Oil and Gas Overhaul: Controversial Utah leases may lead to reforms

Chocolate Drops in the Canyonlands National Park, Utah. Photo by Mike Hill, Courtesy NPS.

Nearly a year after the Bush administration put some of Utah’s most pristine lands on the auction block for oil and gas leasing, the Department of the Interior has handed down a report with recommendations aimed to overhaul the Bureau of Land Management's oil and gas leasing programs.

The Oct. 8 report noted that mistakes were made in the 2008 Utah leasing process and that the BLM operated under the false notion that oil and gas leasing should take priority over other uses of the land.

“This report confirms what many involved already knew and now we must determine the best path forward,” said Nada Culver, Senior Counsel in The Wilderness Society’s BLM Action Center. Culver explained that the findings are not limited to the areas in Utah under scrutiny, but will impact many other oil and gas leases in the future.

The Department of Interior now plans to release new guidelines for the Bureau of Land Management's oil and gas leasing programs within a month, according to Interior Secretary Ken Salazar. A reorganization of how the department oversees leasing both onshore and offshore will begin following a separate secretarial order.

“Our team will closely monitor the reform process to ensure that wilderness and national parks are not compromised in a rush to drill action,” Culver said.

The 77 Utah leases would have been located in iconic western landscapes, including Desolation and Labyrinth Canyons, and adjacent to Arches and Canyonlands National Parks.

Desolation Canyon. Photo by Alex Daue.In early 2009, The Wilderness Society and our coalition partners were successful in obtaining a temporary injunction from a federal district court halting the sale of the Utah land parcels. Secretary Salazar then ordered a review of the parcels after directing the leases to be withdrawn and bonus payments returned to those who had winning bids.

“This recent report clarifies current misunderstandings that have resulted from the Bush Administration’s policies making oil and gas the dominant use on our public lands and turning over control of leasing to the oil and gas industry,” Culver said.

“We are heartened to see the Department of Interior reclaiming its authority and responsibility to manage these lands for all Americans. We hope that the Secretary will take this opportunity to protect the irreplaceable wilderness and cultural values of these places,” Culver added.

An analysis conducted by The Wilderness Society earlier this year found the 77 leases under review would contribute less than 2 days worth of natural gas and less than 2 hours of oil at current national consumption levels.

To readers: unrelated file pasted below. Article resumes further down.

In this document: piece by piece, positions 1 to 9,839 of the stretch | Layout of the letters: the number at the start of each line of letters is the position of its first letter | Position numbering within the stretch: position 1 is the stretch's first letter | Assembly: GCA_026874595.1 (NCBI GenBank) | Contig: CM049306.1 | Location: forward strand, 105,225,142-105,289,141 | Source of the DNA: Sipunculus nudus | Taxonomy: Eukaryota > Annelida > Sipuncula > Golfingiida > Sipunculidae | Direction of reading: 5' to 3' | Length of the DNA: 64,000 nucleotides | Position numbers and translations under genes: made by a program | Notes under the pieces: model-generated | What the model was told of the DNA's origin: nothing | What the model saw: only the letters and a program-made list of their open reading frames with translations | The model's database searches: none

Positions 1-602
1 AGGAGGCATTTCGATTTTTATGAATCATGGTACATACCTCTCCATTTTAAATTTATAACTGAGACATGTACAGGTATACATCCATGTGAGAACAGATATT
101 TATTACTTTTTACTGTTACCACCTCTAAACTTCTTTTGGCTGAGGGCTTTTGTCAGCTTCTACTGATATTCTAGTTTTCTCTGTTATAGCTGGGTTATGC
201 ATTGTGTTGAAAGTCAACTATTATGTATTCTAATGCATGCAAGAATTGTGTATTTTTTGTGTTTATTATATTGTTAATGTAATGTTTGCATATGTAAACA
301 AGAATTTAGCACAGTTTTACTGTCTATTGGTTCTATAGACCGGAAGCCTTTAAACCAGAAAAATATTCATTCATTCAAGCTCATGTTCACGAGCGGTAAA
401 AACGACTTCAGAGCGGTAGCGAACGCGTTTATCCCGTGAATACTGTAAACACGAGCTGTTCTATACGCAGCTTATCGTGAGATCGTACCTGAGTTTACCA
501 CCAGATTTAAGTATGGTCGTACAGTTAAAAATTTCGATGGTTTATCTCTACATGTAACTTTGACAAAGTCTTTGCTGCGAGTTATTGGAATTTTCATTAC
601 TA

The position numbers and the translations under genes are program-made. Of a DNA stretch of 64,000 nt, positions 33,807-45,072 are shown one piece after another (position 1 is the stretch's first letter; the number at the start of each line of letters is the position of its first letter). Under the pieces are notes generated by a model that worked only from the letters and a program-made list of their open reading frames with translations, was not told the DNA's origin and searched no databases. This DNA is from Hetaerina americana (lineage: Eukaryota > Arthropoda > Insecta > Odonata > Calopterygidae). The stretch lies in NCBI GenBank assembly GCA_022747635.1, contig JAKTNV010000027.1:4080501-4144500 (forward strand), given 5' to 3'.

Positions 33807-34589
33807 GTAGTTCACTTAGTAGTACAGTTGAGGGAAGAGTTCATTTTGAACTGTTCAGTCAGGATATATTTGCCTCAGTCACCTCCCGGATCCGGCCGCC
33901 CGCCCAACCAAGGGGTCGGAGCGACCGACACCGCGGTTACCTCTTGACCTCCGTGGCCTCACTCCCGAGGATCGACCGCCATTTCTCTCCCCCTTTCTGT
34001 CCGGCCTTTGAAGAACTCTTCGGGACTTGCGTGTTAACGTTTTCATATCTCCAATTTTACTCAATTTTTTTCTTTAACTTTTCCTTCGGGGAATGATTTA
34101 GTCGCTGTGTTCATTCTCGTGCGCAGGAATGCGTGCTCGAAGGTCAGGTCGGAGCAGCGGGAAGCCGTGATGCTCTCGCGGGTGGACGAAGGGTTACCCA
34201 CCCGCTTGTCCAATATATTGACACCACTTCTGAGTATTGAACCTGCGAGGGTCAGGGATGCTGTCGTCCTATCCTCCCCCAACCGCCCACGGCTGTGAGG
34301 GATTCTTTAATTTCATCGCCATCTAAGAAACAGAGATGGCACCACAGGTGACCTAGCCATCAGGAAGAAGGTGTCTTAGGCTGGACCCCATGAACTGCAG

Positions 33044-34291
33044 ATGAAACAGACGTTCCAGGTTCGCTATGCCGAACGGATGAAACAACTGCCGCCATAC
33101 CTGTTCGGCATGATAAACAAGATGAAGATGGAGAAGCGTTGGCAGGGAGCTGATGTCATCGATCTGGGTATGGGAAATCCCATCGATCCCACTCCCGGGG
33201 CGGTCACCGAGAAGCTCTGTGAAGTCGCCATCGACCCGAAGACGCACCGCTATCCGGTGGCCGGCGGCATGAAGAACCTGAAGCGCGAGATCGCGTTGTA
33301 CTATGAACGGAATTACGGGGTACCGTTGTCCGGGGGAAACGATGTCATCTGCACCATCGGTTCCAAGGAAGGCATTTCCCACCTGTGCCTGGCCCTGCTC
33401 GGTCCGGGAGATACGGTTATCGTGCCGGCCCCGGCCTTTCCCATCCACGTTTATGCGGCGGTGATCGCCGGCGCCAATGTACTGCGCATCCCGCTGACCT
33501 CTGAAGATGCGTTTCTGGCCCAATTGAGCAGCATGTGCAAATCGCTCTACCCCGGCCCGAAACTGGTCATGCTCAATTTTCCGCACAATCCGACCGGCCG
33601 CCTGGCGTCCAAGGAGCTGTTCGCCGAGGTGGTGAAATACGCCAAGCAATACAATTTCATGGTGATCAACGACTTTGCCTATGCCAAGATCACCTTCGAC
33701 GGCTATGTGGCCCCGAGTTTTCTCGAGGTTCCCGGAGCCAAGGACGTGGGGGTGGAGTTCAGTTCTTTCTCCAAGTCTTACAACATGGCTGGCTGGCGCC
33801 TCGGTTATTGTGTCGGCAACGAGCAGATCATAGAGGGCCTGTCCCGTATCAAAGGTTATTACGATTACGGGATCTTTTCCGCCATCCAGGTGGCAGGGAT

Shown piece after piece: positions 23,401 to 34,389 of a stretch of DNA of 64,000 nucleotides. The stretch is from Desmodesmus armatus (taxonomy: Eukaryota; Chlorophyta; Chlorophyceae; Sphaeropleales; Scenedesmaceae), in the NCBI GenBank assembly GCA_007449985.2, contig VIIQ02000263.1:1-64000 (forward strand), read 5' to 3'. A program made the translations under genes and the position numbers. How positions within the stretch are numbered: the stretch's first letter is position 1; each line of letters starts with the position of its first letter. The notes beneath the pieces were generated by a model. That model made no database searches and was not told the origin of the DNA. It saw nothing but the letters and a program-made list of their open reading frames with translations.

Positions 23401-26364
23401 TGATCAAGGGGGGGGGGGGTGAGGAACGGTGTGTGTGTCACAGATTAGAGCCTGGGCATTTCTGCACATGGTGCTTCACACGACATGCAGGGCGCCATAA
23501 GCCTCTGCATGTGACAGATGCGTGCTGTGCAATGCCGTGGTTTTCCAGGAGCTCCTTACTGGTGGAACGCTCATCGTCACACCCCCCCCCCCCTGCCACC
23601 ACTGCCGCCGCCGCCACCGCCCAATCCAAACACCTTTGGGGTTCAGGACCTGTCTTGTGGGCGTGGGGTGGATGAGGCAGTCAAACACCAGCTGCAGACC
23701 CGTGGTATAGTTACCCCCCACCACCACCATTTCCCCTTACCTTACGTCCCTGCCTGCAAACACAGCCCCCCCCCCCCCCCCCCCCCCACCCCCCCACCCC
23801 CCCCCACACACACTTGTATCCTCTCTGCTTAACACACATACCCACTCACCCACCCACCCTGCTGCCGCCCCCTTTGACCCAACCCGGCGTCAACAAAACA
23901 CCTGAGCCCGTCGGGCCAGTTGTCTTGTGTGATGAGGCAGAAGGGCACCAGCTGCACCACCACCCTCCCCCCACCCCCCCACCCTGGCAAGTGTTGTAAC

According to the report, eight of the Utah parcels were inappropriate for leasing. Another 17 are ready to be leased, and 52 will be deferred until the agency can undertake further review and changes.

Key acknowledgments and recommendations from Department of the Interior statements and the report include:

  • Mistakes Were Made: Secretary Salazar acknowledged that there was a “headlong rush” to sell these 77 leases and that Utah BLM was operating under a misconception that oil and gas leasing and development should be prioritized. To the contrary, the Report submitted by Deputy Secretary Hayes and the Secretary’s comments confirm that this is a “new day” for the management of our public lands and that protecting wildlife, wilderness, and cultural resources are equally important. The report notes several key flaws in the Utah resource management plans that made this sale possible.
  • Environmental Impacts Must Be Seriously Considered: The report recognized that BLM has simply not done its homework when it comes to evaluating the impacts of energy development to air quality, wildlife, and visual resources. Several recommendations were made on how the agency should enhance collaboration and methodologies in assessments.
  • Many Values and Uses Beyond Oil And Gas; New Guidance Is Needed: The report confirmed that there is a crucial lack of consistency and coordination in BLM’s oil and gas leasing program and that BLM must take a more proactive role in managing it. DOI will be leading the effort to provide the BLM state and field offices with clear guidance for how to review nominated leases and how to balance competing resources like recreation and wildlife with energy development, including how BLM should identify and manage lands with wilderness characteristics due to apparent confusion on this issue.

Chocolate Drops in the Canyonlands National Park, Utah. Photo by Mike Hill, Courtesy NPS.
Desolation Canyon, Utah. Photo by Alex Daue.